MBP-specific CD4+ T-Cell lines were selected with purified human MBP, and their Epitope specificity was mapped with overlapping synthetic peptides.
Three distinct patterns of repertoire development were observed:
- Two patients and three control subjects maintained a broad Epitope response with fluctuations over time.
- Two patients initially showed a focused response that broadened over the course of 6 years; this finding could be described as IntraMolecular Epitope Spreading.
- In one patient and one control subject, a strikingly focused response, which was directed to a cluster of nested Epitopes in the MBP region 83-102, persisted over time.
T-Cell receptor Vbeta sequence analysis allowed us to trace individual Clones of MBP-specific T-Cells for up to 7 years in the Peripheral Circulation in four of the five patients and three of the four controls.
Suggesting that the long-term persistence of MBP-Specific T-Cell Clones is a common feature of the T-Cell repertoire not unique to Multiple Sclerosis.
The persisting MBP-specific T-Cell Clones were not detectable in the blood of one of the patients by Complementarity-Determining Region (CDR)-3 SpectraTyping, indicating that their frequency does not exceed 1 in 5000 T-Cells.
The temporal characteristics of the MBP-specific T-Cell repertoire described here are relevant to therapeutic strategies targeting AutoAntigen-Specific T-Cells in Multiple Sclerosis and other AutoImmune Diseases.
Accumulation Of Clonally Related B-Lymphocytes In Multiple Sclerosis CerebroSpinal Fluid
Colombo M, Dono M, Gazzola P, Roncella S, Valetto A, Chiorazzi N, Mancardi GL, Ferrarini M
J Immunol 2000 Mar 1;164(5):2782-9
Istituto Nazionale per la Ricerca sul Cancro, Servizio di Immunologia Clinica, Genova, Italy; Universita degli Studi di Milano, Istituto di Medicina Interna, Dipartimento di Scienze Neurologiche e della Visione,
Universita degl, Milan, Italy
PMID# 10679121; UI# 20143876
The accumulation of B-Lymphocyte Clones in the CerebroSpinal Fluid (CSF) of patients with Multiple Sclerosis (MS) and patients with other Neurological Disorders was investigated using PCR technologies.
OligoClonal B-Cell accumulations were detected in 10 of 10 MS patients, but only in 3 of 10 of the patients with Other Neurological Disorders.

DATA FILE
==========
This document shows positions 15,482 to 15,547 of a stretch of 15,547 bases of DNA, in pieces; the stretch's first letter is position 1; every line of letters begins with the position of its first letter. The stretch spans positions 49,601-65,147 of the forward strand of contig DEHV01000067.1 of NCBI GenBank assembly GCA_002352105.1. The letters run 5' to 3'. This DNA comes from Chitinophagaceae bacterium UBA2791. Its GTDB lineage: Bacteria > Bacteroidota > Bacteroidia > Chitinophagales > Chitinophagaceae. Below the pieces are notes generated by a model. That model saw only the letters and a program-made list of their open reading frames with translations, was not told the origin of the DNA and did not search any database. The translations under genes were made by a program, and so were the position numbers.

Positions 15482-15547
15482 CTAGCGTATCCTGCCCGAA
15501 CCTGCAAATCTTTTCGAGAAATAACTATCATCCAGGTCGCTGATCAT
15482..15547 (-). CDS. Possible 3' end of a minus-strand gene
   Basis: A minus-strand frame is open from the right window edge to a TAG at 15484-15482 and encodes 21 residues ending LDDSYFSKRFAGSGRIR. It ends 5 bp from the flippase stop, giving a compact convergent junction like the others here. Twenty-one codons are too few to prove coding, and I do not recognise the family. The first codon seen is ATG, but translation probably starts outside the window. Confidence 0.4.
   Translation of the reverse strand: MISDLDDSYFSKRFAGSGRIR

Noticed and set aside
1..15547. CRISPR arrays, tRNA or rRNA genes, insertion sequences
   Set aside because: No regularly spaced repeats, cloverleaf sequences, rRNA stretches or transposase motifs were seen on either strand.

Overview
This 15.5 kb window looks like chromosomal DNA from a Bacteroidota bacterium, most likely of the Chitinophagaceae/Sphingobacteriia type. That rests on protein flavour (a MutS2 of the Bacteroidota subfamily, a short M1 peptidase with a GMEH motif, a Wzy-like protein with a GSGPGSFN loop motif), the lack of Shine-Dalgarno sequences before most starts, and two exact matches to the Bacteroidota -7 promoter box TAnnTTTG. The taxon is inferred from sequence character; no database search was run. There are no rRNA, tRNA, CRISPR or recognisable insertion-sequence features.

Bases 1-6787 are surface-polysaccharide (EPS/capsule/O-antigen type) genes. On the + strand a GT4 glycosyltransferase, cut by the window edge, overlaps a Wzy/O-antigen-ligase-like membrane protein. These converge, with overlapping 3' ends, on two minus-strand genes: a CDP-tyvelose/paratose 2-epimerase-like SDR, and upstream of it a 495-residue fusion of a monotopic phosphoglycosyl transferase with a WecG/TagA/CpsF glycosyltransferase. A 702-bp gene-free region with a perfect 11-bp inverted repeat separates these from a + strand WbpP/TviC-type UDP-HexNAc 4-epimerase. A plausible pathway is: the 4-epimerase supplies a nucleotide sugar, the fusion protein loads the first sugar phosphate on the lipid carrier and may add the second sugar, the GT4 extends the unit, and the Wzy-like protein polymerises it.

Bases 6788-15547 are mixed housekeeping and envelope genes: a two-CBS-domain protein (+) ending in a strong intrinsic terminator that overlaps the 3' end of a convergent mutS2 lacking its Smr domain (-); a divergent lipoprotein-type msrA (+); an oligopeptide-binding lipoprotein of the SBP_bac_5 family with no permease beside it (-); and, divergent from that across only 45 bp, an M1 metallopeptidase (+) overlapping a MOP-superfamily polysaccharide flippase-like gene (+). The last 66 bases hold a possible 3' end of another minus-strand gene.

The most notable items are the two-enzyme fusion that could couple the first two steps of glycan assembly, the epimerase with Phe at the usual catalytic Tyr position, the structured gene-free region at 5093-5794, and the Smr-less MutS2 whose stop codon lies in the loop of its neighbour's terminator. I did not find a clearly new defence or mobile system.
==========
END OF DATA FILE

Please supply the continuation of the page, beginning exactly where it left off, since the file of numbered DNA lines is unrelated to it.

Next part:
Analyzes of the Ig V(D)J sequences on the CSF from MS patients disclosed that VH3 and VH4 Genes were extensively mutated compared with germline sequences.
Moreover, a substantial proportion of the molecular Clones analyzed shared the same third CDR of the H chain variable region Gene (HCDR3) and the same VH Genes, albeit with different numbers and locations of point mutations, thus indicating an ongoing process of IntraClonal Diversification.
A larger number of Clonally related VH sequences could be obtained by using a VH3 gene-specific PCR so that Genealogical trees depicting the process of diversification could be drawn.
Analyzes of the Ig V(D)J from the CSF of a patient with Viral Meningitis and OligoClonal B-Cell accumulations revealed that VH3 Genes were extensively mutated. However, no IntraClonal diversification could be observed even using VH3 gene-specific PCR methodologies.
Clone-specific PCR and sequencing was used to detect the V(D)J found in the CSF of one MS patient in the PBL of the same patient.
Only 1/3 of the V(D)J sequences investigated could be demonstrated in the PBL, indicating that the V(D)J Genes utilized by B-Cells in the CSF are much less represented in the PBL.
Collectively, the data suggest that in MS there is a Compartmentalized Clonal Expansion.
Prevalence Of Multiple Sclerosis In The L'Aquila District, Central Italy
Totaro R, Marini C, Cialfi A, Giunta M, Carolei A
J Neurol NeuroSurg Psychiatry 2000 Mar;68(3):349-352
Univ of L'Aquila, Dept of Neurology, L'Aquila, Italy
To estimate the prevalence of Multiple Sclerosis in the L'Aquila district, central Italy.
All available case sources were screened. Definite and probable cases of Multiple Sclerosis, classified according to the Poser Criteria, were considered as prevalent cases.
On the prevalence day, 31 December 1996, 158 patients (105 women and 53 men; ratio 2:1) affected by Definite (n=131) or Probable (n=27) Multiple Sclerosis were alive and resident in the L'Aquila district.
Mean (SD) age was 38.4 (11.9) years (38.9 (11.7) years for women and 38.5 (12.3) years for men, p=0.9).
The overall crude prevalence was 53.0/100 000 (95% confidence interval (95% CI)=45.4-62.0); 68.4/100 000 (95% CI=56.5-82.8) in women, and 36.7/100 000 (95% CI=28.1-48.0) in men.
The prevalence was similar (55.9/100 000) when standardized to the 1996 European population.
Mean (SD) Age At Onset of Multiple Sclerosis was 29.4 (9.6) years and mean (SD) duration of the disease was 9.4 (7.4) years, without any significant difference between sexes.
Mean age at onset was significantly higher in patients with the Primary/Progressive than in those with the Relapsing/Remitting course (p=0.0002, Scheffe's test).
The prevalence found in the L'Aquila district gives support to the consideration of Italy as an area in which Multiple Sclerosis has been shown to have high prevalence at least in the populations that were surveyed recently.